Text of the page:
Ezra Klein Admits it’s a Disaster

It has become so clear that the introduction of the Affordable Care Act,
or Obamacare, as it has become known, is such a disaster that even
liberals have to admit it. I found Ezra Klein‘s thoughts
on the subject to be more than a little interesting. At least, he
is honest about the problems that have developed and the likely
causes. He does do his share of Republican bashing, though.

1. So far, the Affordable Care
Act’s launch has been a failure.
Not “troubled.” Not
“glitchy.” A failure. But “so far” only encompasses 14 days. The
hard question is whether the launch will still be floundering on
day 30, and on day 45. As Sarah Kliff noted, Medicare Part D was, at
this point in its launch
, also considered a
disaster.”When online shopping for prescription drug programs
launched back in 2005, things went so badly that the federal
government didn’t even get off the ground until three weeks after
its scheduled launch.” Today, Medicare Part D is broadly considered
a success. But Medicare Part D had something the Affordable Care
Act doesn’t: An opposition party that decided
to be constructive
. The federal health-care law’s not
going to get much help from the Republican

Obamacare passed without a single
Republican vote in either house of Congress. Throughout the process
neither Obama nor the Congressional Democrats ever even tried to
get any support from most Republicans. Because they had large
majorities in both Houses, they believed that they need not
consider the Republicans opinions. The problem is that our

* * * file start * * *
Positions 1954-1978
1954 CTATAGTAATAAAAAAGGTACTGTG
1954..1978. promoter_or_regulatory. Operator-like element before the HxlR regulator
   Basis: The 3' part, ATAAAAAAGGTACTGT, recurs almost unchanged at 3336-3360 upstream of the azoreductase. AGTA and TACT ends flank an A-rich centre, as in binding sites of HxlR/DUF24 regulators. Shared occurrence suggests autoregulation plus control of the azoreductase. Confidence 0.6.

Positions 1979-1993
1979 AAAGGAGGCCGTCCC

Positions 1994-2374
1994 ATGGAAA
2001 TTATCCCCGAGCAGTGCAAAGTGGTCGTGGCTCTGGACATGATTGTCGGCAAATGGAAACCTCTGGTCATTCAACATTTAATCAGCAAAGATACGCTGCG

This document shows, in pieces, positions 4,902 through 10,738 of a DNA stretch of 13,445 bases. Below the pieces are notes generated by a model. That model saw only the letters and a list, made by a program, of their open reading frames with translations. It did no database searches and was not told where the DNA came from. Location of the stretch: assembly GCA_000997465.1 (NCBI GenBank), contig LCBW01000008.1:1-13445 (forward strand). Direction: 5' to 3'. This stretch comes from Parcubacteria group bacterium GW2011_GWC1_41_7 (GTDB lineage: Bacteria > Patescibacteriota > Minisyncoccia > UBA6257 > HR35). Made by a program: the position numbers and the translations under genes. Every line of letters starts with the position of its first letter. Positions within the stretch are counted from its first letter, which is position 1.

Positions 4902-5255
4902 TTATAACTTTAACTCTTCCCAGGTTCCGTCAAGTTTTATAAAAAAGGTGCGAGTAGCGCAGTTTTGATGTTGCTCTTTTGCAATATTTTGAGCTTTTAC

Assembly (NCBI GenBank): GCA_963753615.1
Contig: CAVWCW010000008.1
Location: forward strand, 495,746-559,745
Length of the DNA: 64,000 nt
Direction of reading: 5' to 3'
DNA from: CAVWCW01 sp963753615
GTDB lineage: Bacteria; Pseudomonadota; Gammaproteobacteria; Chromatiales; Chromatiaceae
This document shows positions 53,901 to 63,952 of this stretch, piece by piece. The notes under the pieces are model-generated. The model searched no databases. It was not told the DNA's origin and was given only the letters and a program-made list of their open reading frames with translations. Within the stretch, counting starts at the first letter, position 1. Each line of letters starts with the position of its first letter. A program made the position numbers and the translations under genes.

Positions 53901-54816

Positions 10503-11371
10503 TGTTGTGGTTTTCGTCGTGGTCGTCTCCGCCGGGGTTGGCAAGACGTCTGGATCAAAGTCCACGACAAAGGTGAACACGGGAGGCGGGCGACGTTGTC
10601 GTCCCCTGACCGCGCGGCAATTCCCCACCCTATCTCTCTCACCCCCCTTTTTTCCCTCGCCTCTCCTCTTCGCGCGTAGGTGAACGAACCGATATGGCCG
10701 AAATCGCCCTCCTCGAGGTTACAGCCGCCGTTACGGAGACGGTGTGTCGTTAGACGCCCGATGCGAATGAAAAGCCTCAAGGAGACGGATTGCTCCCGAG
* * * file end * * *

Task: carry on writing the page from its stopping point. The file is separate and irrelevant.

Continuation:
constitution is expressly designed to keep any one party or faction
from simply ramming legislation through. The Democrats’ attitude
and the irregularities by which the bill was passed antagonized the
Republicans and between that and their base being against the act,
they were determined not be be constructive. I should note that
President Johnson also
had a large Democratic majority in Congress, yet he
was able to get Medicare and civil
rights legislation passed with substantial support from both
parties. Indeed, Republican support was crucial for the civil
rights acts, since the Southern Democrats were set against them.

2. Are there problems behind the
In the weeks leading up to the launch I
heard some very ugly things about how the system was performing
when transferring data to insurers — a necessary step if people
are actually going to get insurance. I tried hard to pin the rumors
down, but I could never quite nail the story, and there was a wall
of official denials from the Obama administration. It was just
testing, they said. They were fixing the bugs day by

There really shouldn’t be many bugs in the
system. They have had years to plan and implement this. This is not
filling anyone with confidence. I will skip number three and go on
to four.

4. One thing has gone
abundantly right for the Affordable Care Act: The Republican
Their decision to shut down the government on
the exact day the health-care law launched was a miracle for the
White House. If Republicans had simply passed a clean-CR on Oct. 1